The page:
"D" AUST HEAVY BATTERY
IN AUSTRALIA DURING WW2

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visits since 30 May 2003

 

Lieutenant T.W. Twibble and 22 personnel of "D" Australian Heavy Battery arrived at Skirmish Battery at Woorim on Bribie Island on 8 September 1942. 

Major J. Greet, Captain R.S. Atcheson, Lieutenant W.B. McCurley, Lieutenant M.J. Steedman, Lieutenant C.L. Webb, Lieutenant S.L. Pearson and 9 other ranks arrived at Skirmish Battery on 12 September 1942. 

3 Officers and 120 men from "A" Company Garrison Battalion arrived at Skirmish battery as security troops for the area. 4 Officers and and 78 men arrived on 18 September 1942 for training.

Two 155mm guns and Plotting Room equipment arrived at Skirmish Battery on 14 September 1942. The guns and equipment were taken from the punt on 16 September 1942 and moved to the training site.

On 2 October 1942, ammunition for the 155mm guns arrived at Bribie Wharf on board S.S. Grazier.

Ross Thomson of "D" Battery remembers that they were there well before the hospital ship "Centaur" was sunk on 14 May 1943. "D" Battery then moved on to the Magazine Battery at Signal Hill in Townsville Harbour. 

All local residents of Woorim had been evacuated out of the small township by the time "D" Battery had arrived at Skirmish Battery. The Officers took over the local hotel (can anyone help me with the name of the hotel) and the Sergeants and other ranks used the Ocean Beach Guest House as their messes. Ross Thomson thought that the sergeant's quarters may have also been located in the Guest House.

Other ranks took over as many houses as was needed to house them. Five or six to each house. The former residents were required to place all of their possessions in one room and lock them up. Naturally, there has not been a lock invented that defied an Australian soldier. When Ross Thomson's group looked in "their" locked room there was the usual assortment of scrappy holiday furniture. However, amongst all of this there was a gramophone and records. They had great time in their off-duty hours, winding up the old gram and playing music. These days continued for some time until, one Sunday afternoon, the Orderly Officer and Orderly Sergeant suddenly appeared approaching through the trees. Someone alarmed the others and we all disappeared into the scrub. You can imagine their silent delight at peeking through the scrub at a vacant house, a gramophone playing merrily and an officer and sergeant standing there, absolutely puzzled and not knowing what to do ! !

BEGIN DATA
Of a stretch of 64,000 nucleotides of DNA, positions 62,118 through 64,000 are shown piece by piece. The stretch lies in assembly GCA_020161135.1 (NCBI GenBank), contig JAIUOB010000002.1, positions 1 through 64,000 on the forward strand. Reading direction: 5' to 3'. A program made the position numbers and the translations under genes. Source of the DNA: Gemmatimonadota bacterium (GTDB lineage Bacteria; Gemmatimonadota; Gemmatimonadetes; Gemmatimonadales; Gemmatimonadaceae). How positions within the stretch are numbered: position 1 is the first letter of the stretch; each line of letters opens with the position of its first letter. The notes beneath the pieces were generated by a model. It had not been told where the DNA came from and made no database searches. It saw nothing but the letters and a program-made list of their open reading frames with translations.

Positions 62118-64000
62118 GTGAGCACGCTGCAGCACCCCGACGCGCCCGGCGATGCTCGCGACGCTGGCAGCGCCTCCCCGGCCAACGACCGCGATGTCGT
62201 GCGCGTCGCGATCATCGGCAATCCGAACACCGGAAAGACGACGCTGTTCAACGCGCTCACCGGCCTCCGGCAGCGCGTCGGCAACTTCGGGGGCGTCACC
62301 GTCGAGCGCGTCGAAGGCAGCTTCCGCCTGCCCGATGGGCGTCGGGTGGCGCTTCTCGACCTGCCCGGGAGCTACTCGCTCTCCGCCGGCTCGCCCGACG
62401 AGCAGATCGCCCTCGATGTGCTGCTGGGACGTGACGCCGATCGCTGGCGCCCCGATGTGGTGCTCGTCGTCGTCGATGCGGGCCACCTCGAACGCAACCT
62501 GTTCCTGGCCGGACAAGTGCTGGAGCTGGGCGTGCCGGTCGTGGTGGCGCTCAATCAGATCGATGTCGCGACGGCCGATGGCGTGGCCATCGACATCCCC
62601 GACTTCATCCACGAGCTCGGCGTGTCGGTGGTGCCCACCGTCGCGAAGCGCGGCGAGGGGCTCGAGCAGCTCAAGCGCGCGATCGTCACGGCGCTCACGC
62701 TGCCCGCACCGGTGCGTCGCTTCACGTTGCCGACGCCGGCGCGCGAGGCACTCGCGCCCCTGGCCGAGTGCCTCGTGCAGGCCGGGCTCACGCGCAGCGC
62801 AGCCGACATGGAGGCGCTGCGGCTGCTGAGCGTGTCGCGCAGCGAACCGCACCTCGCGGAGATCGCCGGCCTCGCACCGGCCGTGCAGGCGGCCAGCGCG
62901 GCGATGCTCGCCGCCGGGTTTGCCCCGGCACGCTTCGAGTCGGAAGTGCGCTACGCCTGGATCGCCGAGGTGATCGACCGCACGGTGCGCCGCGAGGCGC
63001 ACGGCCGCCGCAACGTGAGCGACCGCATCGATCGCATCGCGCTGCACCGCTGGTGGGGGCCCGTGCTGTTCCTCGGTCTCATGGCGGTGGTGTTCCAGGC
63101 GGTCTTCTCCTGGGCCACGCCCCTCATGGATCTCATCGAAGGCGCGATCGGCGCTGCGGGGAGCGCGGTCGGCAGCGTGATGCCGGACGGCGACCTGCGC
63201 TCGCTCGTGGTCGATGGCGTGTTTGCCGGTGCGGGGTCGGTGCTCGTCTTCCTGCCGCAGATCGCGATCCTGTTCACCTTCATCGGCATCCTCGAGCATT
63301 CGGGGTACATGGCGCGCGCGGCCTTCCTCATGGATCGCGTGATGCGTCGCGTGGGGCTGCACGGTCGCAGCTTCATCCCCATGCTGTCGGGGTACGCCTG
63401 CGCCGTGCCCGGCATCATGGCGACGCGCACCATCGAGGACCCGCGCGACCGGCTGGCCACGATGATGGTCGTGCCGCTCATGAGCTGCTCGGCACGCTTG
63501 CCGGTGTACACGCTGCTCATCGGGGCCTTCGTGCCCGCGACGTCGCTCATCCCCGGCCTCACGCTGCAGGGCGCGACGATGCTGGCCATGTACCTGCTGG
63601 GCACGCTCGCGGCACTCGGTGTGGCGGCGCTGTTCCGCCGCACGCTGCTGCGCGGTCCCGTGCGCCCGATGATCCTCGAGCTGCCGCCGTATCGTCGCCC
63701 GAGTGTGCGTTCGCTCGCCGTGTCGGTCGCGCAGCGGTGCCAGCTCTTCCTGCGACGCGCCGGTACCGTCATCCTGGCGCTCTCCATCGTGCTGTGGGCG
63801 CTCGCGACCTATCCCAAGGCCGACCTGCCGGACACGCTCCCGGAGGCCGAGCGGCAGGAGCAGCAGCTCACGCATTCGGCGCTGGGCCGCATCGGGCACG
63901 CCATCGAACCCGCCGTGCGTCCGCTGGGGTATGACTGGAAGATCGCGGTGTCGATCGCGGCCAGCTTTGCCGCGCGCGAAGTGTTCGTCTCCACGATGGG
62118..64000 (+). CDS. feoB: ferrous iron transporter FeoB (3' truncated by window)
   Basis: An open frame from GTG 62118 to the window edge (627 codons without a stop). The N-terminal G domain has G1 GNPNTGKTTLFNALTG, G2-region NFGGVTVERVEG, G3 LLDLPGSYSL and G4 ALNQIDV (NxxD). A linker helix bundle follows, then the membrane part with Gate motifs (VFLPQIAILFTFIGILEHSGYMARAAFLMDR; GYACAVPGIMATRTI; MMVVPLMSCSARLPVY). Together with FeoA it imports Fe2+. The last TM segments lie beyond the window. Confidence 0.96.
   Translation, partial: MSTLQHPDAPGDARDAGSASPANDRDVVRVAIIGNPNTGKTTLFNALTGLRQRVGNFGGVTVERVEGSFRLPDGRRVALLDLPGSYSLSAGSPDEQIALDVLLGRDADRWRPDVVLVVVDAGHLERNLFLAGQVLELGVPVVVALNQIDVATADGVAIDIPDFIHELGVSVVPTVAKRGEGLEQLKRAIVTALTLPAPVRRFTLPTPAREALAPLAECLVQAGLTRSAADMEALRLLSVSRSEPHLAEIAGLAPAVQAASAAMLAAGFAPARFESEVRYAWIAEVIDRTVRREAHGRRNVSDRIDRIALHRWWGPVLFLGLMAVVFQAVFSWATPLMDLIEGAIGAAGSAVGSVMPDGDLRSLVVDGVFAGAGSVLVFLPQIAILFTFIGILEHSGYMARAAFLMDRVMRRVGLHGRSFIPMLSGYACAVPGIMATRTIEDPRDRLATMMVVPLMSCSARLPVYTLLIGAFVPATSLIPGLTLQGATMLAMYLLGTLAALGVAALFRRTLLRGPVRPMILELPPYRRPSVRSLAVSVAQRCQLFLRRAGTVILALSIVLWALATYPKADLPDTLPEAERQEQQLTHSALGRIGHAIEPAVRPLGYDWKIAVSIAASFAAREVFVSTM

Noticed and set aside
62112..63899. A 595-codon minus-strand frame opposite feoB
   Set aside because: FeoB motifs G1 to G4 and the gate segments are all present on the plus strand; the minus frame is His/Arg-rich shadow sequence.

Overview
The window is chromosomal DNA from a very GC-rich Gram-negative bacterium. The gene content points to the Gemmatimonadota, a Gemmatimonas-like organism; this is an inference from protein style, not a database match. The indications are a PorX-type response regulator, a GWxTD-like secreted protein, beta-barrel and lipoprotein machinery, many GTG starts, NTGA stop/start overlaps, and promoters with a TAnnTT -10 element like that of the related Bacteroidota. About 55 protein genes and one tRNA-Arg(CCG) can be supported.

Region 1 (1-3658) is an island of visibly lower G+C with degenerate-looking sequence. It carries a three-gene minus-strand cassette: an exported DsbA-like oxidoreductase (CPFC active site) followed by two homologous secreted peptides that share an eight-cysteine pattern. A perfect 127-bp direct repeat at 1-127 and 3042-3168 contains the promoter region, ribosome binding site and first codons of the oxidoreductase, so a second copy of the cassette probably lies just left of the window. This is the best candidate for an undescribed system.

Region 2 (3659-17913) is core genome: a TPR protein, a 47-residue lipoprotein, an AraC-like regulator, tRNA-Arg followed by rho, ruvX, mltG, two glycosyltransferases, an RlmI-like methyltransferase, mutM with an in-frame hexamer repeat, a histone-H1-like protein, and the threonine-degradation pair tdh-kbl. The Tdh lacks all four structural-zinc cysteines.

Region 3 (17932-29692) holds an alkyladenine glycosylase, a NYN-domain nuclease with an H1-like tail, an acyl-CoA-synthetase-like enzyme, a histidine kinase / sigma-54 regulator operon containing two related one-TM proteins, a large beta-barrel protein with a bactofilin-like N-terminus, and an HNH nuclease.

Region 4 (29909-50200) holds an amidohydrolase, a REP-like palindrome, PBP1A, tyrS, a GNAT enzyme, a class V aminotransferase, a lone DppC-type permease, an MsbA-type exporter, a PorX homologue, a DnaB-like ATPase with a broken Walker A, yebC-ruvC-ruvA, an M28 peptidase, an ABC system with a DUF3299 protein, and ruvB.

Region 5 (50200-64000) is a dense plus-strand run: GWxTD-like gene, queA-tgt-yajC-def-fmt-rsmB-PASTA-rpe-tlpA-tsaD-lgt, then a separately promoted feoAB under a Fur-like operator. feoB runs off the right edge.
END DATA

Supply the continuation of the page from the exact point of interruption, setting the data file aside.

Personnel requiring dental treatment were sent to the dentist at Caloundra.

The following photographs were supplied to me by Ross Thomson

rossthomson19.jpg (13800 bytes) The "main road" at Woorim running slightly inland from beach.
rossthomson18.jpg (11201 bytes) The Ocean Beach Guest House at Woorim, Bribie Island.
rossthomson22.jpg (12347 bytes) The Ocean Beach Guest House at Woorim, Bribie Island. Sergeants and men's Mess.
rossthomson25.jpg (30482 bytes) Ross Thomson sitting on the front steps of the house which Ross shared with four others at Woorim on Bribie Island.
rossthomson24.jpg (13166 bytes) The horse that Ross Thomson's group had captured roaming in the sand hills on Bribie Island. It was said to have belonged to the local butcher or baker who could not catch it before he had to leave Woorim.
rossthomson20.jpg (19400 bytes) Ron Piercy and Ross Thomson with Keith Gogler sitting on their commandeered horse!!
rossthomson27.jpg (42567 bytes) The rear of Ross Thomson's quarters. Under the house, and almost out of sight is where 600 155mm shells were stored as a magazine.
rossthomson28.jpg (45514 bytes) A close-up of the above photograph
rossthomson21.jpg (31171 bytes) Coastline near Sanananda
rossthomson23.jpg (22096 bytes) Bill and Arty on a Japanese Barge at Sanananda, New Guinea
rossthomson26.jpg (39311 bytes) Truck on Magnetic Island. The back of the truck was filled with large stones to maintain traction on the track from the Magnetic Battery to Radical Bay

On 3 May 1943, "D" Battery arrived at Wynnum and boarded a train and travelled to Kalinga Staging Camp in Brisbane, where they boarded buses to move the the railway station to board a troop train to Townsville. They arrived at the Townsville railway station at 10pm on 5 May 1943 and moved to the Magazine Battery overlooking Townsville Harbour.

On 19 November 1943, "D" Battery completed preparations to hand over the Magazine Battery to "U" Aust Heavy Battery. At 2pm on 22 November 1943, 5 officers and 111 other ranks boarded a ship for Buna.  They relocated to a temporary new position at Cape Endaiadere on 14 February 1944. On 20 March 1944 all available personnel were transported by air to Port Moresby to relieve "C" Aust Heavy Battery at Bootless Bay.

"D" Battery left Port Moresby bound for Australia on 1 July 1944. They arrived in Brisbane on 5 July 1944 and boarded a train for Sydney. After some well earned leave they reformed at Malabar with their equipment on 29 July 1944. "D" Battery was disbanded in September 1944.

 

ACKNOWLEDGEMENTS

I'd like to thank Ross Thomson of "D" Aust Heavy Battery for his assistance with this home page. Ross also sent me some coloured views of Townsville during the early 1940's.

 

REFERENCES

"Fortress Brisbane - A guide to historic fixed defence sites of Brisbane and the Moreton Bay Islands"
by D.W. Spethman and R.G. Miller

"The 'Letter' Batteries - The History of the 'Letter' Batteries"
by Reg Kidd and Ray Neal

 

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 Peter Dunn 2003

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This page first produced 30 May 2003

This page last updated 06 July 2003